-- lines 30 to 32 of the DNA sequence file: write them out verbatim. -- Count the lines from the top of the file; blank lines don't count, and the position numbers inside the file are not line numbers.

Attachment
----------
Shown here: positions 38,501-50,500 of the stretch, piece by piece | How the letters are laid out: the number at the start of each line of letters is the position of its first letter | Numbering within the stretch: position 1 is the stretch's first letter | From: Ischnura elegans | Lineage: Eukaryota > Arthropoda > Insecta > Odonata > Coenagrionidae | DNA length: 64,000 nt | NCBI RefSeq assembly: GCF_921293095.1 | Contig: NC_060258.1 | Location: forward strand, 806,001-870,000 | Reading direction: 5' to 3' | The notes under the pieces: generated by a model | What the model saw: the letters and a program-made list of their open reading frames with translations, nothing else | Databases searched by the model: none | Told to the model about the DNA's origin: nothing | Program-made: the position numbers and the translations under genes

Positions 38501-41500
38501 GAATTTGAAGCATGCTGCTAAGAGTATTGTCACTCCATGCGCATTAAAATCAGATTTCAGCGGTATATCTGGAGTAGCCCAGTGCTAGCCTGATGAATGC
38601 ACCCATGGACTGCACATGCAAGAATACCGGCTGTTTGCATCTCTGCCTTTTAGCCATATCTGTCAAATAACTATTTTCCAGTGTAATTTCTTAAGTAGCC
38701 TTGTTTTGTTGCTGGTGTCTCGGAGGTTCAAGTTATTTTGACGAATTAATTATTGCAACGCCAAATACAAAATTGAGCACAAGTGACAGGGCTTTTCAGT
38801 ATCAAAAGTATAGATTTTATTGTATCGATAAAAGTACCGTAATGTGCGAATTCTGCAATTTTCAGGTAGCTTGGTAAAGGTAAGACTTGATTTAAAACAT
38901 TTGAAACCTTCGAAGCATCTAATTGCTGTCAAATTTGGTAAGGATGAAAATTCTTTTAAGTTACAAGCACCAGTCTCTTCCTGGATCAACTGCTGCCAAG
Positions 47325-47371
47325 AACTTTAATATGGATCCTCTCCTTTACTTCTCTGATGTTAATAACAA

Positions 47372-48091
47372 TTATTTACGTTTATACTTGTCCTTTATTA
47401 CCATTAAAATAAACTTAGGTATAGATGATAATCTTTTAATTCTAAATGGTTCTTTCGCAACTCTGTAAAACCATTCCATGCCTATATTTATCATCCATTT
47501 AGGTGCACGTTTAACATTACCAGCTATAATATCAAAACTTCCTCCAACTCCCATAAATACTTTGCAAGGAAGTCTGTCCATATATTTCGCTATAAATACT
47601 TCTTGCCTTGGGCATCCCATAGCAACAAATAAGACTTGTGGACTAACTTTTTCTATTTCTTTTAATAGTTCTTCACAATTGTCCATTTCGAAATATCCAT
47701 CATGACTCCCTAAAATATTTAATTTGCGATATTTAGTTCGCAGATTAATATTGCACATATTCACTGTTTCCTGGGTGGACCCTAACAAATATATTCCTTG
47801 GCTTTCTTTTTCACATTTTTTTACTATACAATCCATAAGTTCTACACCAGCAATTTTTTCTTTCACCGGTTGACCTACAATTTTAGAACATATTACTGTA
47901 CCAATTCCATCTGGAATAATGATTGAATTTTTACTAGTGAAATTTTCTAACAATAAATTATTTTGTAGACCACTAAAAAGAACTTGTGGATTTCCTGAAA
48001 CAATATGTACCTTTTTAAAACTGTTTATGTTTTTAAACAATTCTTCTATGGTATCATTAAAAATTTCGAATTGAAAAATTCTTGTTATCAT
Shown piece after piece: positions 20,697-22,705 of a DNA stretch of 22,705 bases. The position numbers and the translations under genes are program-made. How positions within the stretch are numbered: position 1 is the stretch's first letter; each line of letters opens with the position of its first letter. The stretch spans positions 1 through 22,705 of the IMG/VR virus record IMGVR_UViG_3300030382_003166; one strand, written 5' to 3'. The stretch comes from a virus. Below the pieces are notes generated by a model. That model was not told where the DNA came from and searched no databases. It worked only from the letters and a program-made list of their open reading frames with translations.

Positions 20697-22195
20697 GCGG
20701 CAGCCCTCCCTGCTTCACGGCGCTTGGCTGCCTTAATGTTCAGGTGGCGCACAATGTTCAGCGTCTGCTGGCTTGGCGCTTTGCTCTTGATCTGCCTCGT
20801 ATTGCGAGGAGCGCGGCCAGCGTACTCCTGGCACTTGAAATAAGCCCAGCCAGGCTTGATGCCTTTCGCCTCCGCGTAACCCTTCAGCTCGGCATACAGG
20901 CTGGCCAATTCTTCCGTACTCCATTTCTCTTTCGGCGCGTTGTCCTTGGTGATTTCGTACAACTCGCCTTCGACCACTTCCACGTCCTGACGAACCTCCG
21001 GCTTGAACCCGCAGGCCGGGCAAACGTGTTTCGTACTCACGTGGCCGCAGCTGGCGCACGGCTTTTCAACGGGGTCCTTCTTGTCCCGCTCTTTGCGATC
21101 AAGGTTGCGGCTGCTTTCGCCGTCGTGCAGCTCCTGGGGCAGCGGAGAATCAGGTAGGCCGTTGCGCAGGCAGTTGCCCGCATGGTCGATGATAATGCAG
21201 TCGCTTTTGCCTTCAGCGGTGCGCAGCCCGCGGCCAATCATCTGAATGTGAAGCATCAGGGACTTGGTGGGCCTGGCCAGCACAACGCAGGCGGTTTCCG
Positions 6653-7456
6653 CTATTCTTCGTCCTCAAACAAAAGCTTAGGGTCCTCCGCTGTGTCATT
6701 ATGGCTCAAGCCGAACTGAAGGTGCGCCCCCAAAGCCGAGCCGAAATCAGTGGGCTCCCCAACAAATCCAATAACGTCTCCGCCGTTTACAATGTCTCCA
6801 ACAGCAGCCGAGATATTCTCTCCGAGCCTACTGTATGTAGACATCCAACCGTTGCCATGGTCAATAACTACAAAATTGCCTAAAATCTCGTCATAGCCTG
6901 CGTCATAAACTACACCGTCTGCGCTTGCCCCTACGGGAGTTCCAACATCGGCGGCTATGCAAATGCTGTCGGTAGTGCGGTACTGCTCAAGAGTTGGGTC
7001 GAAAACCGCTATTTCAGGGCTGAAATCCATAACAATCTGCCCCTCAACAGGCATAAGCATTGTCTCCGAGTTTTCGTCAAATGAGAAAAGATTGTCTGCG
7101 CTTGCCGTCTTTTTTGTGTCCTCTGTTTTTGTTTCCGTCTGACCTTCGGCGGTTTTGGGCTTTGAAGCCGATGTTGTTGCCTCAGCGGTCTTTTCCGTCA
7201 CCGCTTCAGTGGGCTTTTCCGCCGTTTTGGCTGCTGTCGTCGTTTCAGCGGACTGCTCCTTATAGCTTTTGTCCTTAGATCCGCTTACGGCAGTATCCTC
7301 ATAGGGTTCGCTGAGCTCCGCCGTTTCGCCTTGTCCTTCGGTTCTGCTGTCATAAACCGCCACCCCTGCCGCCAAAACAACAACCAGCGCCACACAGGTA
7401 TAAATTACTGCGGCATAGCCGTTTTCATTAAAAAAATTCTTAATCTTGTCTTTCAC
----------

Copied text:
6701 ATGGCTCAAGCCGAACTGAAGGTGCGCCCCCAAAGCCGAGCCGAAATCAGTGGGCTCCCCAACAAATCCAATAACGTCTCCGCCGTTTACAATGTCTCCA
6801 ACAGCAGCCGAGATATTCTCTCCGAGCCTACTGTATGTAGACATCCAACCGTTGCCATGGTCAATAACTACAAAATTGCCTAAAATCTCGTCATAGCCTG
6901 CGTCATAAACTACACCGTCTGCGCTTGCCCCTACGGGAGTTCCAACATCGGCGGCTATGCAAATGCTGTCGGTAGTGCGGTACTGCTCAAGAGTTGGGTC